Why make your own potter's wheel? Cost, for one thing. A good electric model can cost hundreds of dollars; one made of salvaged parts is more economical. If you're a recycling enthusiast, you'll also enjoy the hunt for components and the satisfaction that comes from knowing your hobby is not impacting the environment. And once you have made your first wheel, you'll think of more creative ways to make another...some potters finance their clay habit by making and selling wheels to other artisans.
Make your wheel from a car's front wheel hub assembly, taken from your local salvage yard. It will need to be cut from the car, behind the mounting bracket. Ask the salvage attendant to cut it for you.
Locate a 1/4- to 3/4-horsepower electric motor. You can find this at a junkyard in an old treadmill, fan, sewing machine or other small-motor electric devices. Look for a motor that has its switches and speed controller intact and operational.
Find a sturdy table for your wheel.
Build a frame for your wheel, to keep splatters, etc. at bay. You can build one from scrap 2-by-4s. It's also possible to make one from an old sink, with one side cut out. Give your wheel room to turn within the frame. For example, a minivan wheel assembly is 17" in diameter. Make your frame at least two inches wider, all the way around, and four inches high. You may wish to make a cut-out in the front of the frame to make it easier to reach in and work. Caulk all crevices in the frame to make sure the clay and water don't seep through.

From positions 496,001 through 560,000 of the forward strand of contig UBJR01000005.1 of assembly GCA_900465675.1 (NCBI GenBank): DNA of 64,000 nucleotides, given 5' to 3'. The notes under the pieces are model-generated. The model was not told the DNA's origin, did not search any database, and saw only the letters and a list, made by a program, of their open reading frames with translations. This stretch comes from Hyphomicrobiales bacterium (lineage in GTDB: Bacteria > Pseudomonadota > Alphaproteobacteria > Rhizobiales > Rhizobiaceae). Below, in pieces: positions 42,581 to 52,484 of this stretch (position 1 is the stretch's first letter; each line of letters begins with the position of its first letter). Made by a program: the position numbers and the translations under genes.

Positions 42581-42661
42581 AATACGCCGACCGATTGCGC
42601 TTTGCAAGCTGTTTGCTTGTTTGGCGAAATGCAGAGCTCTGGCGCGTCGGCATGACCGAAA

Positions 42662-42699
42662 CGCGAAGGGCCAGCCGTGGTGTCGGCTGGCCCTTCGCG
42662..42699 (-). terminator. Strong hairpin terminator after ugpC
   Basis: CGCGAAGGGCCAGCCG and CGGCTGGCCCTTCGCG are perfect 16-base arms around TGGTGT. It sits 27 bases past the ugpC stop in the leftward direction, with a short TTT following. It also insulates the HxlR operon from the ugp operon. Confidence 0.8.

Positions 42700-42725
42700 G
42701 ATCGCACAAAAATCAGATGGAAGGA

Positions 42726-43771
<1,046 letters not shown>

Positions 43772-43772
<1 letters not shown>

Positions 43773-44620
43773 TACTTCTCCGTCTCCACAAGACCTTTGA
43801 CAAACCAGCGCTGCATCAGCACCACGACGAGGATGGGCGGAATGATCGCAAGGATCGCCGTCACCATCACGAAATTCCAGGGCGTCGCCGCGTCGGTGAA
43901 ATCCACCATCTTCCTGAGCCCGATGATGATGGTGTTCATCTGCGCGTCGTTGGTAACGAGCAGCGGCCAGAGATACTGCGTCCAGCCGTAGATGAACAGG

Drill a hole in the table to match the hub of your wheel, and bolt the wheel to the table, using threads from your tap and die kit. The hub should stick out under the table.
Attach the pulley to the hub, using another bolt. The pulley will be horizontal under the hub, as if it were on its side.
Using mounting brackets, attach the motor to the table.
Connect the motor shaft to the pulley with the belt. Depending on your motor, you may need to attach another pulley to the shaft (use an allen screw or bolt), then link the two pulleys with the belt.
Mount the motor's switches and speed control under the table (to protect them from splashes), using mounting brackets or mounting straps. Be sure that you leave a "dip" in the wires, to keep any splashed water from travelling directly down the wire into the switch or speed control.
Using plaster or cement, fill in the top of the wheel assembly. This will make the surface on which you throw your pots. Make sure the surface is smooth and even, and let dry.
Remember, you're dealing with electricity and water. Waterproof your wooden frame using silicone sealant. Your switches and speed control should be sheltered under the table; however, it is a good idea to shield them with a sturdy piece of flexible plastic, taped down firmly. You should still be able to use the controls. Replace the plastic as it gets worn with use.
•Your motor needs to be strong enough to turn the wheel. If the cement/plaster is too heavy, break it up to remove, and make a platform from medium-density fiberboard, waterproofed with up to four coats of sealant. •When you go to purchase your tap and die kit, take your front hub assembly so that you can find a kit with threads that will fit. •If your motor does not have mounting brackets, you can purchase them separately; however, it is much easier if you can find a motor with its own mounting brackets intact.
•Electricity and water do not mix! Water proof and give every cord or wire a "drip loop," meaning, let it sag so that water does not run directly down the cord or wire into the electrical components. See "Resources" for more information.